And that’s the key. It’s a crass philosophical mistake to conflate public services – that deliver public good by pooling peoples’ risk, purchasing power and the benefits they get in ways that enrich society as a whole – with transactional goods that we consume largely for our own individual benefit. Cameron remains convinced that choice is the way to promote better services – but choice without the capability to exercise it is just a pernicious wedge driven between those comfortable enough to travel large distances and research their options and those who need good public services local to them. Choice, choice, choice says the PM – excellence, equity, evidence, say I.

Prateek Buch is head of policy and research for the Social Liberal Forum

David Cameron launches The Big Society Capital fund at The London Stock Exchange on April 4, 2012. Photograph: Getty Images.

Prateek Buch is director of the Social Liberal Forum and serves on the Liberal Democrat Federal Policy Committee.

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Jeremy Corbyn's Labour conference speech shows how he's grown

The leader's confident address will have impressed even his fiercest foes. 

It is not just Jeremy Corbyn’s mandate that has been improved by his re-election. The Labour leader’s conference speech was, by some distance, the best he has delivered. He spoke with far greater confidence, clarity and energy than previously. From its self-deprecating opening onwards ("Virgin Trains assure me there are 800 empty seats") we saw a leader improved in almost every respect. 

Even Corbyn’s firecest foes will have found less to take issue with than they may have anticipated. He avoided picking a fight on Trident (unlike last year), delivered his most forceful condemnation of anti-Semitism (“an evil”) and, with the exception of the Iraq war, avoided attacks on New Labour’s record. The video which preceded his arrival, and highlighted achievements from the Blair-Brown years, was another olive branch. But deselection, which Corbyn again refused to denounce, will remain a running sore (MPs alleged that Hillsborough campaigner Sheila Coleman, who introduced Corbyn, is seeking to deselect Louise Ellman and backed the rival TUSC last May).

Corbyn is frequently charged with lacking policies. But his lengthy address contained several new ones: the removal of the cap on council borrowing (allowing an extra 60,000 houses to be built), a ban on arms sales to abusive regimes and an arts pupil premium in every primary school.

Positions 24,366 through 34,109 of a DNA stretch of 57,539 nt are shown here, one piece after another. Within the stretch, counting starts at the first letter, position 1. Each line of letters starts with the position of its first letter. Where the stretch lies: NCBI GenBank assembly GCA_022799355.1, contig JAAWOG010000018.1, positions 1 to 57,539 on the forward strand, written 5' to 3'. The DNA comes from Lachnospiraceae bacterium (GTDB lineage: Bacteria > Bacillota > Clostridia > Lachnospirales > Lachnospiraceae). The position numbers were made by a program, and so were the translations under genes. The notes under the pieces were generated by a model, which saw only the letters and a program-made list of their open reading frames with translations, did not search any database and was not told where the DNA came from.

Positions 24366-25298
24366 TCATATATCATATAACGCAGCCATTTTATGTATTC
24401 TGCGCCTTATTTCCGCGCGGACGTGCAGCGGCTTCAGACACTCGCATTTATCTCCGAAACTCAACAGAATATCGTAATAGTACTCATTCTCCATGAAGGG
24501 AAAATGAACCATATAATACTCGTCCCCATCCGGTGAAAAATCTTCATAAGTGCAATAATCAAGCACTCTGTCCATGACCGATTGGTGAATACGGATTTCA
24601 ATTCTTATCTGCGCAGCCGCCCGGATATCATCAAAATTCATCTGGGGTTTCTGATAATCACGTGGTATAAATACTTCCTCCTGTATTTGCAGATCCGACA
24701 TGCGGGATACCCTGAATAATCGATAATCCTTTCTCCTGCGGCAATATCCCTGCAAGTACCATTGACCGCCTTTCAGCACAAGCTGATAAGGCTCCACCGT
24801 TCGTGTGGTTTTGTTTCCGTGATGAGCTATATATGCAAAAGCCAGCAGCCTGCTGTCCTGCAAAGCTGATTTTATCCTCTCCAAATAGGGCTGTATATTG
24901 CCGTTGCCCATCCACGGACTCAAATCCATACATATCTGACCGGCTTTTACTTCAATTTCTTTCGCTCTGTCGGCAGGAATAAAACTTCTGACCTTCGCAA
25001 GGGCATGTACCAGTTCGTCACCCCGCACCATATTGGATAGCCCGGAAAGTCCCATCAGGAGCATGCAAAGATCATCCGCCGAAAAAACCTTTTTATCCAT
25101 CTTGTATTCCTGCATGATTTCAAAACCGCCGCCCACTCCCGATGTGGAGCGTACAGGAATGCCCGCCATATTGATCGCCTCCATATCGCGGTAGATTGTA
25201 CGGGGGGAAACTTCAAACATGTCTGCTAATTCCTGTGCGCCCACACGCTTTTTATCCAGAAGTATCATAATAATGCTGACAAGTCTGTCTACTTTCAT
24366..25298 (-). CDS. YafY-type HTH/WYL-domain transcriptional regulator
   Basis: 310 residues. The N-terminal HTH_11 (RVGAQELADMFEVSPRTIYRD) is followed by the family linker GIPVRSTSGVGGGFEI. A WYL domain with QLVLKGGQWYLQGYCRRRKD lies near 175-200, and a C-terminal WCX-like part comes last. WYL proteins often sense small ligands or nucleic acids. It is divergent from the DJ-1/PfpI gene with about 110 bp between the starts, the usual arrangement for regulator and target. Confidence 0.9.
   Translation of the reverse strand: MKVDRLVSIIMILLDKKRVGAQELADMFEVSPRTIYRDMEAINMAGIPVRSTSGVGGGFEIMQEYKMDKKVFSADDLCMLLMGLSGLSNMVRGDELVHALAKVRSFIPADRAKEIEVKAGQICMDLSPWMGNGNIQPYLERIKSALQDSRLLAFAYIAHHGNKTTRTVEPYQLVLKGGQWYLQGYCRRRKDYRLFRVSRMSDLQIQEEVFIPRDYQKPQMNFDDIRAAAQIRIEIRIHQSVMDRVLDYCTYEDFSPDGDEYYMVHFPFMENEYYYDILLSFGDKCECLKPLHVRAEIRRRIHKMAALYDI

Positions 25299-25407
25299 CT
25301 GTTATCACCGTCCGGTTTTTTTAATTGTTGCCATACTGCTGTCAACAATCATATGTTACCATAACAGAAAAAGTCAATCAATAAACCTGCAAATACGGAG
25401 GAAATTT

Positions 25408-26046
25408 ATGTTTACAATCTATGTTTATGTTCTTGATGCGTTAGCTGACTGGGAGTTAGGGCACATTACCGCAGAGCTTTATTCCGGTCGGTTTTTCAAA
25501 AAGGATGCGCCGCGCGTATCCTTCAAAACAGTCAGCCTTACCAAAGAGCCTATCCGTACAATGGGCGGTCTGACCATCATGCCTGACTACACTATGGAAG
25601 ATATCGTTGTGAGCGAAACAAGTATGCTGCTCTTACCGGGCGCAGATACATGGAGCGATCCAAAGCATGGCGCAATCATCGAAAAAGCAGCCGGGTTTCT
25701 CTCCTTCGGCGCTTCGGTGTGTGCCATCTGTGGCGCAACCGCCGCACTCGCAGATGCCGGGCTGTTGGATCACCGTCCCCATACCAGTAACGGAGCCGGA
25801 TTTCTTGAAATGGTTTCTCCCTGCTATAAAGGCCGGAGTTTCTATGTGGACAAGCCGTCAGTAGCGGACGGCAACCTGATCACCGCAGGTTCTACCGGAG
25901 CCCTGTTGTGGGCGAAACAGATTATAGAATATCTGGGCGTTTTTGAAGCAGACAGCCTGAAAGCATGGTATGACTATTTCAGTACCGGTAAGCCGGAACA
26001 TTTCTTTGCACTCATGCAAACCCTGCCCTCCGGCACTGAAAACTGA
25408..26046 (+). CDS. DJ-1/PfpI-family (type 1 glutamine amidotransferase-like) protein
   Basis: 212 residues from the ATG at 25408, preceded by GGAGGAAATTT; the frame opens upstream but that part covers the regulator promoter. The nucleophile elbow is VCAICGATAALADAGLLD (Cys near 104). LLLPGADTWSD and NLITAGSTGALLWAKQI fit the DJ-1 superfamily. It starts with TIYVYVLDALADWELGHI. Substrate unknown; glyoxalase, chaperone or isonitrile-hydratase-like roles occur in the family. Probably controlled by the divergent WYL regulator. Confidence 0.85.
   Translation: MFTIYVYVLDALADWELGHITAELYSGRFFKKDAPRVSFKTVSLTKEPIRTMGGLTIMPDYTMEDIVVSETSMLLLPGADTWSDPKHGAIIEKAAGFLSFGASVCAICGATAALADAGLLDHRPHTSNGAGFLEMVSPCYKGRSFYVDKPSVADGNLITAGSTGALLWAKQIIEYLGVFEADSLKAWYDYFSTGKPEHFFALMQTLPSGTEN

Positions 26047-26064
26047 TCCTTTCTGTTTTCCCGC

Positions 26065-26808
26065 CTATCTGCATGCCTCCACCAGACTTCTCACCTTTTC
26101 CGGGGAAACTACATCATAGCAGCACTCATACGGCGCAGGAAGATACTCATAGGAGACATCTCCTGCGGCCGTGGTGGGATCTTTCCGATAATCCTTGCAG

On policy, Corbyn frequently resembles Ed Miliband in his more radical moments, unrestrained by Ed Balls and other shadow cabinet members. He promised £500bn of infrastructure investment (spread over a decade with £150bn from the private sector), “a real living wage”, the renationalisation of the railways, rent controls and a ban on zero-hours contracts.

Labour’s greatest divisions are not over policy but rules, strategy and culture. Corbyn’s opponents will charge him with doing far too little to appeal to the unconverted - Conservative voters most of all. But he spoke with greater conviction than before of preparing for a general election (acknowledging that Labour faced an arithmetical “mountain”) and successfully delivered the attack lines he has often shunned.

“Even Theresa May gets it, that people want change,” he said. “That’s why she stood on the steps of Downing Street and talked about the inequalities and burning injustices in today’s Britain. She promised a country: ‘that works not for a privileged few but for every one of us’. But even if she manages to talk the talk, she can’t walk the walk. This isn’t a new government, it’s David Cameron’s government repackaged with progressive slogans but with a new harsh right-wing edge, taking the country backwards and dithering before the historic challenges of Brexit.”

After a second landslide victory, Corbyn is, for now, unassailable. Many MPs, having voted no confidence in him, will never serve on the frontbench. But an increasing number, recognising Corbyn’s immovability, speak once again of seeking to “make it work”. For all the ructions of this summer, Corbyn’s speech will have helped to persuade them that they can.

George Eaton is political editor of the New Statesman.